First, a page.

The California Air Resources Board unanimously approved the 2017 Climate Change Scoping Plan, which sets the state on an aggressive course to reduce greenhouse gas emissions an additional 40% below 1990 levels by 2030 under SB 32. This will require California to double the rate at which it has been cutting GHGs. (Earlier post.)
Eleven years ago, the landmark Global Warming Solutions Act (AB 32) set the goal of reducing the state’s greenhouse gas emissions to 1990 levels by 2020. Executive Order B-30-15 and SB 32 extended the goals of AB 32 and set a 2030 goal of reducing emissions 40% from 2020 levels. The Plan establishes a path that intended to get California to its 2030 target. As the largest sectoral contributor to GHG emissions (39% in 2015), transportion is a major focus of the plan.
At a high level, to achieve transportation sustainability the state will look to:
The completion of a high-speed rail system;
Zoning and policy changes to curtail vehicle miles traveled (VMT) and to promote walking, biking and transit;
Building on existing regulatory and incentive-based policies to quickly make clean cars, trucks, buses, and fuels the definitive winners in the market; market winners;
Coordinate agency activities to ensure that emerging automated and connected vehicle technologies reduce emissions; and
Improve freight and goods movement efficiency and sustainability.
Through effective policy design, the State has an opportunity to guide technology transformation and influence investment decisions with a view to mitigate climate and environmental impacts while promoting economic opportunities and community health and safety. The network of transportation technology and infrastructure, in turn, shapes and is shaped by development and land use patterns that can either support or detract from a more sustainable, low carbon, multi-modal transportation future. Strategies to reduce GHG emissions from the transportation sector, therefore, must actively address not only infrastructure and technology, but also coordinated strategies to achieve development, conservation, and land use patterns that align with the State’s GHG and other policy goals.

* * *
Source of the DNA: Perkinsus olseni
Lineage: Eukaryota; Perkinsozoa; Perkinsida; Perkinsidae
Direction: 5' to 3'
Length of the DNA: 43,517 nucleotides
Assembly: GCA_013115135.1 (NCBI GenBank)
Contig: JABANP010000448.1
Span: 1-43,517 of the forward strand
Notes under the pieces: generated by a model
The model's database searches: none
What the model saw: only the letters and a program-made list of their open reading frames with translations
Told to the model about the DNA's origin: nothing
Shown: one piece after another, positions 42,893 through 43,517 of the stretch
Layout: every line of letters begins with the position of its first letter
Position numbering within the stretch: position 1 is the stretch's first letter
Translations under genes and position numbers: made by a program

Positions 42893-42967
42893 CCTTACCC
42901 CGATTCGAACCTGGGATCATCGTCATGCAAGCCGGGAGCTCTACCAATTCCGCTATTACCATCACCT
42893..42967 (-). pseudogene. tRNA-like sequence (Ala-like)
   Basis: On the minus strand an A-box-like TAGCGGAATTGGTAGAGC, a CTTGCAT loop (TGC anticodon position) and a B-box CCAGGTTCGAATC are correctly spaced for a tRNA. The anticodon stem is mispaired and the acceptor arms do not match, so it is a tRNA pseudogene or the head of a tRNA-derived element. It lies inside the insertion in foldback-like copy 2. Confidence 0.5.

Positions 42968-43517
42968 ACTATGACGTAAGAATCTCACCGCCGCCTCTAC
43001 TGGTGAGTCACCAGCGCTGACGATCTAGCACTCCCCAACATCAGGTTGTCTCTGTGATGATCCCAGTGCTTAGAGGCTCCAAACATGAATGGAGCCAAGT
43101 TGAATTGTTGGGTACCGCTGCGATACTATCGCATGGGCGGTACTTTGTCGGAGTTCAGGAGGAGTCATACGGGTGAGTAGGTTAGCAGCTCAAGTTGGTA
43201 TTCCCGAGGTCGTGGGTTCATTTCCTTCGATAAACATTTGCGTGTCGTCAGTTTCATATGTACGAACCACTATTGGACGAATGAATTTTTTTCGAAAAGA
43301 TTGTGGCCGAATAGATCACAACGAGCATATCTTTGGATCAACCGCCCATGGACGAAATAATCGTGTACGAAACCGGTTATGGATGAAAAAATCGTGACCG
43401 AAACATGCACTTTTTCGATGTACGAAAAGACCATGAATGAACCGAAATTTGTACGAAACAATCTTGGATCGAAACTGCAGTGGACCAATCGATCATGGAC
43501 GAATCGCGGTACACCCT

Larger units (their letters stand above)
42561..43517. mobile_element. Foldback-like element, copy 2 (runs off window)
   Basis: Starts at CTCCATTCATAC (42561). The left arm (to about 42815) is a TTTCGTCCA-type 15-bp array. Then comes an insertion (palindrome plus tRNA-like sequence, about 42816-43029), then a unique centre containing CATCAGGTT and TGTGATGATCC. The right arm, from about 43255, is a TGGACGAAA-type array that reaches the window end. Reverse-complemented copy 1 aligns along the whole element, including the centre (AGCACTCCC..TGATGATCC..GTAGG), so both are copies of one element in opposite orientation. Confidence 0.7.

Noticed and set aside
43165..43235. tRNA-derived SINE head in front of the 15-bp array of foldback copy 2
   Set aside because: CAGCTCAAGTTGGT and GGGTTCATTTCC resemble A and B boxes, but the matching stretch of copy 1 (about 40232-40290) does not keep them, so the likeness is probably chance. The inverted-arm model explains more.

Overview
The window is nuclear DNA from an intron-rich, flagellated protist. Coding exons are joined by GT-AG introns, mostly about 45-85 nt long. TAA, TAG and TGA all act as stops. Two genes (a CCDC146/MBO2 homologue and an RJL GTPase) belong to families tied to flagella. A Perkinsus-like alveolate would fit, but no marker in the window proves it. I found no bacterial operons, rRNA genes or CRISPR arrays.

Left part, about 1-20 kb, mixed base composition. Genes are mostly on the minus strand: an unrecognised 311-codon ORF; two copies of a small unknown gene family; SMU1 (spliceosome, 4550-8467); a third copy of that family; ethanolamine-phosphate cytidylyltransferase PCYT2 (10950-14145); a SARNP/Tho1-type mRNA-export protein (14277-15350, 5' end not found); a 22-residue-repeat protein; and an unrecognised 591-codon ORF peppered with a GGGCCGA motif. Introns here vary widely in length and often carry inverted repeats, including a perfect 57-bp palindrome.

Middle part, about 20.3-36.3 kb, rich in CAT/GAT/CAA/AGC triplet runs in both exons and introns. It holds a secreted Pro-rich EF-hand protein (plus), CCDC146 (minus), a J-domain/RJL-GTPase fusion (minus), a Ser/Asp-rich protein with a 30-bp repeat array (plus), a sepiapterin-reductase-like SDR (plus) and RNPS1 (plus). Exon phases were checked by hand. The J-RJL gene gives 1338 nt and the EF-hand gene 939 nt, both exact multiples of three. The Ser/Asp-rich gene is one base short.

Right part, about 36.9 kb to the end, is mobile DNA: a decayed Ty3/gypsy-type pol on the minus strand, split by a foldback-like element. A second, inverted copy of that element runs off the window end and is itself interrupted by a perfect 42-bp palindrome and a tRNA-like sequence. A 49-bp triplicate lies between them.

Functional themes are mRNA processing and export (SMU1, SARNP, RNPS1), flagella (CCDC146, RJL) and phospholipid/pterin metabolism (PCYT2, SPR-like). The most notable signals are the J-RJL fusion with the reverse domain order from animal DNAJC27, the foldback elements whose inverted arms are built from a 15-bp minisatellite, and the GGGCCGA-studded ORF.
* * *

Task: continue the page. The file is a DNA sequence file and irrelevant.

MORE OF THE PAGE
… CARB is signaling the need for additional policy and technical support on strategies to move toward a goal of achieving 100% ZEV sales in the light-duty vehicle sector. In addition, policies that maximize the integration of electrified rail and transit to improve reliability and travel times, increase active transportation such as walking and bicycling, encourage use of streets for multiple modes of transportation, improve freight efficiency and infrastructure development, and shift demand to low carbon modes will need to play a greater role as California strives to achieve its 2030 and 2050 climate targets.—2017 Scoping Plan
Among the many elements outlined in the plan are:
A 15% reduction in total light-duty VMT from the business-as-usual scenario (BAO) in 2050, using a variety of policy mechanisms.
Expand the Advanced Clean Cars program, which further increases the stringency of GHG emissions for all light-duty vehicles, and requires 4.2 million zero emission and plug-in hybrid light-duty electric vehicles by 2030; Phase 1 and 2 GHG regulations for medium- and heavy-duty trucks; and Innovative Clean Transit.
Implement a process for intra-state agency and regional and local transportation coordination on automated vehicles to ensure shared policy goals in achieving safe, energy efficient, and low carbon autonomous vehicle deployment that also contribute to VMT reductions.
Continue LCFS activities, with increasing stringency of at least 18% reduction in carbon intensity (CI).
Adopt regulations to reduce and recover methane from landfills, wastewater treatment facilities, and manure at dairies; use the methane as a source of renewable gas to fuel vehicles and generate electricity; and establish infrastructure development and procurement policies to deliver renewable gas to the market.
Accelerate deployment of alternative fueling infrastructure.
Implement the California Sustainable Freight Action Plan: 25% improvement of freight system efficiency by 2030; deployment of more than 100,000 freight vehicles and equipment capable of zero emission operation; maximize near-zero emission freight vehicles and equipment powered by renewable energy by 2030.
Develop a set of complementary policies to make light-duty ZEVs clear market winners, with a goal of reaching 100% light-duty ZEV sales.
Develop a Low-Emission Diesel Standard to diversify the fuel pool by incentivizing increased production of low-emission diesel fuels. This standard is anticipated to both displace consumption of conventional diesel with increased use of low-emission diesel fuels, and to reduce emissions from conventional fuels.